“You do? Let's hear it then.” The stranger retorted, the challenge clear on his face. He even crossed his hands on his chest in the same manner Eric did, his bulky build stretching his black t-shirt in all the right places. What was wrong with the guy? How could he be so infuriating?

I shook my head. “You're the gentleman, you should introduce yourself first.” Right back at ya, asshole!

He smirked and gave me a mock bow, to which I rolled my eyes. He couldn't have been more obvious.

“Reuben, Sentry at gate Tuerie at your service, Madamme.”

“A Sentry? At the death gate? Are you serious?” I asked, putting my hands on my hips, completely forgetting about my inability to control my limbs. When I realized what I'd done, I looked down where my hands were resting, the amazement on my face slowly melting into satisfaction. I was getting the hang of it.

“Dead serious. So?” Reuben asked, motioning toward me expectantly.

I looked at him with a confused expression, then I remembered. “Oh, my name. I'm Dawnielle, but I prefer Dawn.”

“Dawnielle.” He said, tasting the sound of my full name in his mouth. “I like it.”

I smirked, and attempted a tentative step in his direction. And fell. Smack on my face. But that wouldn't have been half as bad if Reuben's laughter didn't resound around me like an echo in a dark tunnel.

“You're not a patient one, are you Dawnielle? Tsk-tsk. Let's see how we can mend that.” He said, and before I knew it he'd taken hold of both my arms.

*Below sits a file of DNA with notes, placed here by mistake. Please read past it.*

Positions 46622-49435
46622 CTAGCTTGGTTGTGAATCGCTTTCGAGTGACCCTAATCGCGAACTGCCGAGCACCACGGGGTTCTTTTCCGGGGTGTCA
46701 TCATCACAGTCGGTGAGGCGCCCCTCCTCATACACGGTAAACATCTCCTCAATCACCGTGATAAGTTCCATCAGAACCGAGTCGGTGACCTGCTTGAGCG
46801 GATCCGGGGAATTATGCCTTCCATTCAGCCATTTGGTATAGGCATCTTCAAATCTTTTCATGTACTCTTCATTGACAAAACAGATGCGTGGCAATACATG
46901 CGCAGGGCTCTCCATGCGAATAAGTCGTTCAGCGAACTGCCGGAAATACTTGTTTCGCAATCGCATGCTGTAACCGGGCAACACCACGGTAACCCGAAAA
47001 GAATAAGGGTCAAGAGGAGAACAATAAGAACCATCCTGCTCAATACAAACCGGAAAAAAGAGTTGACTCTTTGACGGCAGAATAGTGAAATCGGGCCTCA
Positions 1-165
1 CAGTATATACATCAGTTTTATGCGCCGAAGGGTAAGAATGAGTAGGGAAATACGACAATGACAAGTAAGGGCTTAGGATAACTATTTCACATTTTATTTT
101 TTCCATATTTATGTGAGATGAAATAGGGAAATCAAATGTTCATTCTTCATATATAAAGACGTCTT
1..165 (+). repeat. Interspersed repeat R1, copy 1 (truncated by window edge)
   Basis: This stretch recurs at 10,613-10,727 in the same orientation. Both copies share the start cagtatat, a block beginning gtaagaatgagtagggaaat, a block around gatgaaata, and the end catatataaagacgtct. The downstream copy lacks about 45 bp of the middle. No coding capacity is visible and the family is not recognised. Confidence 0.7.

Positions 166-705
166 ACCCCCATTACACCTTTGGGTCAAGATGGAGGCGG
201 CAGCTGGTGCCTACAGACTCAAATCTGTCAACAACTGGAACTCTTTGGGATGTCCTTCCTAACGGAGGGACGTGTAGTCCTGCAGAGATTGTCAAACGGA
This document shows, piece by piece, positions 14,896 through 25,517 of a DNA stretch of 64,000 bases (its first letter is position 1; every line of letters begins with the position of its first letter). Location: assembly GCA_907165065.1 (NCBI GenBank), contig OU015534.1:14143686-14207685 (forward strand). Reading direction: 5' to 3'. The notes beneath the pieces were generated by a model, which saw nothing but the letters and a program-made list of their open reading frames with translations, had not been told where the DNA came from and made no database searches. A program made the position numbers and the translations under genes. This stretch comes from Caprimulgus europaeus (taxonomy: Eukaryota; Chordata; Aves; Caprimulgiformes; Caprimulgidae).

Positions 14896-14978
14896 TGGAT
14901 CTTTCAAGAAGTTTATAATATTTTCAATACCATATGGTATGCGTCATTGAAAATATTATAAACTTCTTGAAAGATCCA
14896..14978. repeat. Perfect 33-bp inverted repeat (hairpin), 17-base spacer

“Oh no, you don't!” I pulled my arms free and scrambled to my feet. They still felt wobbly, and I wasn't completely trusting them, but I wasn't going to be dragged either. “I said I'll walk, and I fully intend to do so.”

“As you wish. But just so you know, I was trying to help you up so we can be on our way to the Sentinel. He'd want to have a look at you and besides, you're gonna have to sign your name in the book of the dead.” Reuben explained, then held out his elbow, and cocked one brow up. Another challenge, which was quite convenient this time. I could lean on him, instead of falling over my face every couple of feet.

“I'm not signing my name anywhere.” I said with determination, hooking my arm through his. His skin felt soft under my light touch, but I knew that underneath it was a spectacular world of muscular highways, strong and solid because of years of extensive training. Could this guy be really dead?

He smirked. “Like you have any choice. You're on this side of the veil now, which makes you a citizen of Spectrum.”